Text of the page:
"Oh!" said I, looking about me as though I had been caught in the middle of a flower-bed; "really I did not notice any impressions. Impressions of what – if I may be permitted?"

"I don't know," she said, smiling a little at my awkward pose. "If you step this way in a straight line you can do no damage."

I did as she bade me. I suppose my movements resembled the gait of a wet peacock. Possibly they recalled the delicate man?uvres of the kangaroo. Anyway, she laughed.

This seriously annoyed me. I had been at a disadvantage; I walk well enough when let alone.

"You can scarcely expect," said I, "that a man absorbed in his own ideas could notice impressions on the sand. I trust I have obliterated nothing."

As I said this I looked back at the long line of footprints stretching away in prospective across the sand. They were my own. How large they looked! Was that what she was laughing at?

"I wish to explain," she said gravely, looking at the point of her parasol. "I am very sorry to be obliged to warn you – to ask you to forego the pleasure of strolling on a beach that does not belong to me. Perhaps," she continued, in sudden alarm, "perhaps this beach belongs to you?"

"The beach? Oh, no," I said.

"But – but you were going to write poems about it?"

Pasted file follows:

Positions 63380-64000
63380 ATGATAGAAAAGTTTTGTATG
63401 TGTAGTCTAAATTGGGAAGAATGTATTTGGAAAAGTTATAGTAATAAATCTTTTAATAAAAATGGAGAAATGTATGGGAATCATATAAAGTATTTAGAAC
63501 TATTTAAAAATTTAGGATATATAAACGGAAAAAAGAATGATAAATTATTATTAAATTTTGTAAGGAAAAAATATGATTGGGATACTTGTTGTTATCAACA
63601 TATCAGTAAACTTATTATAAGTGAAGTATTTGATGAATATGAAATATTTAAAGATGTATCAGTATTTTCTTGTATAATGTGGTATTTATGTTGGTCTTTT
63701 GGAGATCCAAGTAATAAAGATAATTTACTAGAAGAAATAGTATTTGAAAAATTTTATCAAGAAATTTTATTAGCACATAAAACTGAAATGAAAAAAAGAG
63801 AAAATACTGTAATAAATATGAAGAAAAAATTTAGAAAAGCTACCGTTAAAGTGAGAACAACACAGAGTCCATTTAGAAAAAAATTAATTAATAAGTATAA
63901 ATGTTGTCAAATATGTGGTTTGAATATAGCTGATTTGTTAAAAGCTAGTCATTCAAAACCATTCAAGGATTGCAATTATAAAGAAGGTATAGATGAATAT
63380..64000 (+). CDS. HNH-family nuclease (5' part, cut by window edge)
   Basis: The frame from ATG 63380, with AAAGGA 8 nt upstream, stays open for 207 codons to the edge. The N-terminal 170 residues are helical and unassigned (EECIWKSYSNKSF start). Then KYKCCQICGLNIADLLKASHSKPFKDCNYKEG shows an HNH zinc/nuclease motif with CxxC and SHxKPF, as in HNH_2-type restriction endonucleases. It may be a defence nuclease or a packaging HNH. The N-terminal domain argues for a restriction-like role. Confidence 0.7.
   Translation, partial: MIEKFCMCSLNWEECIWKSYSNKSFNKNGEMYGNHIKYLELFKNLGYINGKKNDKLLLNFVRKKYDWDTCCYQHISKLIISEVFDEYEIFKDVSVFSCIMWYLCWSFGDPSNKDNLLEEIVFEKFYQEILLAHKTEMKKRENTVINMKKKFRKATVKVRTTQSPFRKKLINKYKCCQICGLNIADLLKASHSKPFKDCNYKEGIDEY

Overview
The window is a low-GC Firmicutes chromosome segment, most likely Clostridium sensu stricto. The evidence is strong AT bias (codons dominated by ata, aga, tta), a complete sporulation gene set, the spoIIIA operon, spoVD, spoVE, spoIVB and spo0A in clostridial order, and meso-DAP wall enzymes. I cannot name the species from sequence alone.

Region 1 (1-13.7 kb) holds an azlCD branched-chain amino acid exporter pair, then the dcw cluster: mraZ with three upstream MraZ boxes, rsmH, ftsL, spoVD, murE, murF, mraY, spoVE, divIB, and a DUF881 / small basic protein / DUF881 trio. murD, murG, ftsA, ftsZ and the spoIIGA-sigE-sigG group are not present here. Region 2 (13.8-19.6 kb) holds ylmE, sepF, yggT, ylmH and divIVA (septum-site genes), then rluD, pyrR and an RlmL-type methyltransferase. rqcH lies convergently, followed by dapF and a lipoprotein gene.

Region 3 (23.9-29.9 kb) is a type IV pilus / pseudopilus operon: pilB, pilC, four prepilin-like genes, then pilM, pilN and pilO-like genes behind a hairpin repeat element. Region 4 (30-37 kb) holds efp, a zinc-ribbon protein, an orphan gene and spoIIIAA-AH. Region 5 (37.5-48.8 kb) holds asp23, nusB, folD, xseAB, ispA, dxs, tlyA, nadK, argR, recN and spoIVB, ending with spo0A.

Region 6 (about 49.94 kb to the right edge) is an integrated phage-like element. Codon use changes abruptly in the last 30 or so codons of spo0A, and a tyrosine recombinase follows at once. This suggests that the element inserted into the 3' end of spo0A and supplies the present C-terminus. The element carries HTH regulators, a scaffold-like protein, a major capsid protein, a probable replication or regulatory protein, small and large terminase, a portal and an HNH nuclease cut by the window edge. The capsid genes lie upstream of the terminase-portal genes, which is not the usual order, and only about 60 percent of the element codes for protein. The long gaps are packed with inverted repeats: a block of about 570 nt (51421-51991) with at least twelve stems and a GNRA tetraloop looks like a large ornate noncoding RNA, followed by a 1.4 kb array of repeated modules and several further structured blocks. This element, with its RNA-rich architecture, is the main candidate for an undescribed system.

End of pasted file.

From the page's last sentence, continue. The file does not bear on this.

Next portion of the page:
"Only one – and that does not necessitate owning the beach. I have observed," said I frankly, "that the people who own nothing write many poems about it."

She looked at me seriously.

"I write many poems," I added.

She laughed doubtfully.

"Would you rather I went away?" I asked politely.

"I? Why, no – I mean that you may do as you please – except please do not walk on the beach."

"Then I do not alarm you by my presence?" I inquired. My clothes were a bit ancient. I wore them shooting, sometimes. "My family is respectable," I added; and I told her my name.

"Oh! Then you wrote 'Culled Cowslips' and 'Faded Fig-Leaves,' and you imitate Maeterlinck, and you – Oh, I know lots of people that you know;" she cried with every symptom of relief; "and you know my brother."

"I am the author," said I coldly, "of 'Culled Cowslips,' but 'Faded Fig-Leaves' was an earlier work, which I no longer recognise, and I should be grateful to you if you would be kind enough to deny that I ever imitated Maeterlinck. Possibly," I added, "he imitates me."

"Now, do you know," she said, "I was afraid of you at first? Papa is digging in the salt meadows nearly a mile away."